Today's Opinions, Tomorrow's Reality
Neither Loyalty, Nor Morality
By David G. Young
Washington, DC, April 15, 2003 --
The Turkish government's stunning refusal to allow American troops to open a northern front in the Second Gulf War was an incredible blunder that will expedite the partition of modern Turkey. Last month, parliamentarians in Ankara listened to strongly negative public opinion and turned away American military transport ships, thereby infuriating the world's lone superpower.
It is against this backdrop that Turkey has dared to further irritate Washington by threatening to invade northern Iraq if Kurdish militias seize the oil-rich cities of Kirkuk and Mosul. This seizure is exactly what happened last week, leading Secretary of State Colin Powell to engage in rapid-fire diplomacy to negotiate a Kurdish withdrawal in exchange for a Turkish promise to keep out of Iraq.1
Turkey's Kurdish problem began nearly a century ago. After the Western Allies divided the Ottoman Empire at the end of the First World War, the Kurds were the largest nationality not to get their own state. Britain and France divided the territory of the Kurdish people, who now number over 20 million, between Turkey, Iraq, Iran and Syria. The secular nationalist government in Turkey -- which remains in power to this day -- proceeded to severely repress the minorities on its territory, slaughtering Armenians and Kurds with such brutality that Armenian activists compare it to the Jewish Holocaust.
This repression by Turkey continues. Amnesty International condemns Turkey for outlawing the use of the Kurdish language in schools, banning Kurdish political parties, and extra-judicially killing Kurdish independence activists.2 Officially, the Turkish government denies the very existence of the ethnic group, referring to Kurds as "Eastern Anatolians."
The Turkish government is terrified -- and rightly so -- that if the Kurds living on the Iraqi side of the border get their own state, it will inspire the 12 million plus3 Kurds in Turkey to join them. A proposed Turkish invasion of Iraq is intended to repress Kurds across the border as a means of further repressing Turkey's own Kurdish citizens. That the Turkish government thinks it should expect American complicity in its evil designs is unbelievable, given the humiliating rebuke the Turkish government gave to Washington in the days before the start of the war.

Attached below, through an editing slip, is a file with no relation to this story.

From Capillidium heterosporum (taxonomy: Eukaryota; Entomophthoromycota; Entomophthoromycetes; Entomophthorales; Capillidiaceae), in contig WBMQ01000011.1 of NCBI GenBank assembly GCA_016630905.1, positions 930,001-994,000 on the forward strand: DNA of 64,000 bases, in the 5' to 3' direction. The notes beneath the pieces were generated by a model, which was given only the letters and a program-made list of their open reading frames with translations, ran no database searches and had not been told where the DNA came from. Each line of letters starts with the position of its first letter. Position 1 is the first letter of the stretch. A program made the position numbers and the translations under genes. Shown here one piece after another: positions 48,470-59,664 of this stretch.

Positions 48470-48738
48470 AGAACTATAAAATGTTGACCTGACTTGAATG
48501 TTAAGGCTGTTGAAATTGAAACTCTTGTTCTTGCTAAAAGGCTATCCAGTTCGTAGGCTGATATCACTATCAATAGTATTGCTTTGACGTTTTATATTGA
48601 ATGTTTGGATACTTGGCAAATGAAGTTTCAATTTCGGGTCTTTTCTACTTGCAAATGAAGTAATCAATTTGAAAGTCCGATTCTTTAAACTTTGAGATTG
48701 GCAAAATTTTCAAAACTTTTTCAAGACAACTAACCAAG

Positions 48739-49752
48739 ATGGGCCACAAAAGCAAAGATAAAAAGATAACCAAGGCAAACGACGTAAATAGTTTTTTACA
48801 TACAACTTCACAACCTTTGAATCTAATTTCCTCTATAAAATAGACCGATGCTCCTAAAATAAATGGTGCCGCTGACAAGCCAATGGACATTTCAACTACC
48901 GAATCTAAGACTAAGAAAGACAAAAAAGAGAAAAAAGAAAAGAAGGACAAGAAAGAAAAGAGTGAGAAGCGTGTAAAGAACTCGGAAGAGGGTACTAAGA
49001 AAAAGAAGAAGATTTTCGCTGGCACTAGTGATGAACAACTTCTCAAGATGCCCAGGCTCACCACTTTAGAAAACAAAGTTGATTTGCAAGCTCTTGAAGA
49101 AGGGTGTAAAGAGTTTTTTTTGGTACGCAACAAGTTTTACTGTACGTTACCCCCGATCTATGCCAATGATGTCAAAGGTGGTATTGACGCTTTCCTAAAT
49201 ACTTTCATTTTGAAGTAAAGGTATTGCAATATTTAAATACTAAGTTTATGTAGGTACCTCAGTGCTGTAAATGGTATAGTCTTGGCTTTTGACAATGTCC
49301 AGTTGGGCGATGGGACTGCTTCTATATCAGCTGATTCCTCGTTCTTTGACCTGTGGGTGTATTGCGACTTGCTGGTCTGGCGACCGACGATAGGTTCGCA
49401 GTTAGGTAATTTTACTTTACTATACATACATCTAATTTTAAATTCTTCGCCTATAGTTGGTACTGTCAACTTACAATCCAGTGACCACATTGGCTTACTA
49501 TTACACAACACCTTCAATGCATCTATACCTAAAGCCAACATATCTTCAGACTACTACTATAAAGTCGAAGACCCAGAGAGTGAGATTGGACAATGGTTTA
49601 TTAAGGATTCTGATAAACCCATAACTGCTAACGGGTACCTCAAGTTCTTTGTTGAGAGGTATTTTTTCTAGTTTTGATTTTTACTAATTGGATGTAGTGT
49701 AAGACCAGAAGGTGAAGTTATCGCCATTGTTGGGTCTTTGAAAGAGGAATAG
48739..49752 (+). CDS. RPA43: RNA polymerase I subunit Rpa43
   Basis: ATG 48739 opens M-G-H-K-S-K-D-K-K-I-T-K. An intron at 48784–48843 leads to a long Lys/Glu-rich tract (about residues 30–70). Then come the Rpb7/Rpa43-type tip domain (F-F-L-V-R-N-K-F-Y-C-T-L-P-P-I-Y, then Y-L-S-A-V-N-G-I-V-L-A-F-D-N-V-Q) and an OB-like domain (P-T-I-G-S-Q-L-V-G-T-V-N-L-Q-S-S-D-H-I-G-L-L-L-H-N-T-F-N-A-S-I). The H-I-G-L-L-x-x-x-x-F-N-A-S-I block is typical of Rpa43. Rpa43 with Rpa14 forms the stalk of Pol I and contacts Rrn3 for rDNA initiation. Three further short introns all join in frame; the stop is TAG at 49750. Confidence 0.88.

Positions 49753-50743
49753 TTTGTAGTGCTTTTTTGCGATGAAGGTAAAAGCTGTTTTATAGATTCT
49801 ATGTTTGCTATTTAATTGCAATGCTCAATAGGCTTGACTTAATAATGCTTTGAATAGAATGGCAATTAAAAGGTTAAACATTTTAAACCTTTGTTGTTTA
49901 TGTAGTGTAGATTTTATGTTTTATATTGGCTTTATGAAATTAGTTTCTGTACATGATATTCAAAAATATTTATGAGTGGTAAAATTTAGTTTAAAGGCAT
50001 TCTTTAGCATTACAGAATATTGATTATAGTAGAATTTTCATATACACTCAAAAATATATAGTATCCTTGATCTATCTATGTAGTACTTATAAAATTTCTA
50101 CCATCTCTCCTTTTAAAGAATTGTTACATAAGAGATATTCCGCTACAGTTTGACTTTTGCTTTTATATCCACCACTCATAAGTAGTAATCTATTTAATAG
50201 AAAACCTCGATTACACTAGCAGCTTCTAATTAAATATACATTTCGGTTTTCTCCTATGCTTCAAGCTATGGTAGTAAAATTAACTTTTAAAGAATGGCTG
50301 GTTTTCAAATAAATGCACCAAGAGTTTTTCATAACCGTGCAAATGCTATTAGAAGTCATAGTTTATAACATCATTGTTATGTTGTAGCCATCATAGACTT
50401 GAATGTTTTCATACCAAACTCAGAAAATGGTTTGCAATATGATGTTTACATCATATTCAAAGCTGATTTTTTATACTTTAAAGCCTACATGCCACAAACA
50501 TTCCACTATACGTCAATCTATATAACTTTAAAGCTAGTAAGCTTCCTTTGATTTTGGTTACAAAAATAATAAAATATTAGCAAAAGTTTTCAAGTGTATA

Officially, Washington remains opposed to an independent Kurdistan in northern Iraq. But unofficial independence has existed for the 12 years since the First Gulf War. Two armed groups, the Patriotic Union of Kurdistan and the Kurdistan Democratic Party, have run northeastern Iraq outside the control of Saddam Hussein, with relative prosperity. After signing a peace deal in Washington in 1998, the bitterly rival groups have shared power with a surprising degree of cooperation.4
Privately, the Kurdish groups insist that they want not independence, but a federation to give them broad autonomy in Iraq. They are well aware, however, that other recent examples of federations -- Bosnia, Serbian Kosovo, and the Commonwealth of Independent States -- are little more than paper constructions meant to disguise defacto independence. In a post-Saddam Iraq, the borders of an "autonomous" Kurdistan will likely include the city and oil fields of Kirkuk, giving the Kurds immense resources with which they can jumpstart a modern nation.
It is this nearly inevitable prospect that terrifies Turkish generals to the north. But what is terrifying to the Turkish military is not to the Americans. The people of Kurdistan have lived without self-determination and the most basic human rights for nearly a century of partition. There is no reason that the American government should not help them achieve their aspirations.
Turkey's status as an important American ally has been severely undercut by its refusal to host American troops. Any moral authority Turkey gained for opposing the American invasion was instantly lost when it requested permission to enter Iraq to repress the Kurds. Thus, Turkey has shown neither loyalty to America, nor moral courage. If events in Iraqi Kurdistan eventually lead to Turkey's loss of its Kurdish-populated regions, so be it. The United States doesn't owe Turkey favors, anymore.
1. The Washington Post, As Most Militias Leave Kirkuk, Kurd-Arab Tensions Rise, April 14, 2003
2. Amnesty International, Background On the PKK and Human Rights Abuses, August 1, 1999
4. Freedom House, Iraqi Kurdistan, 2002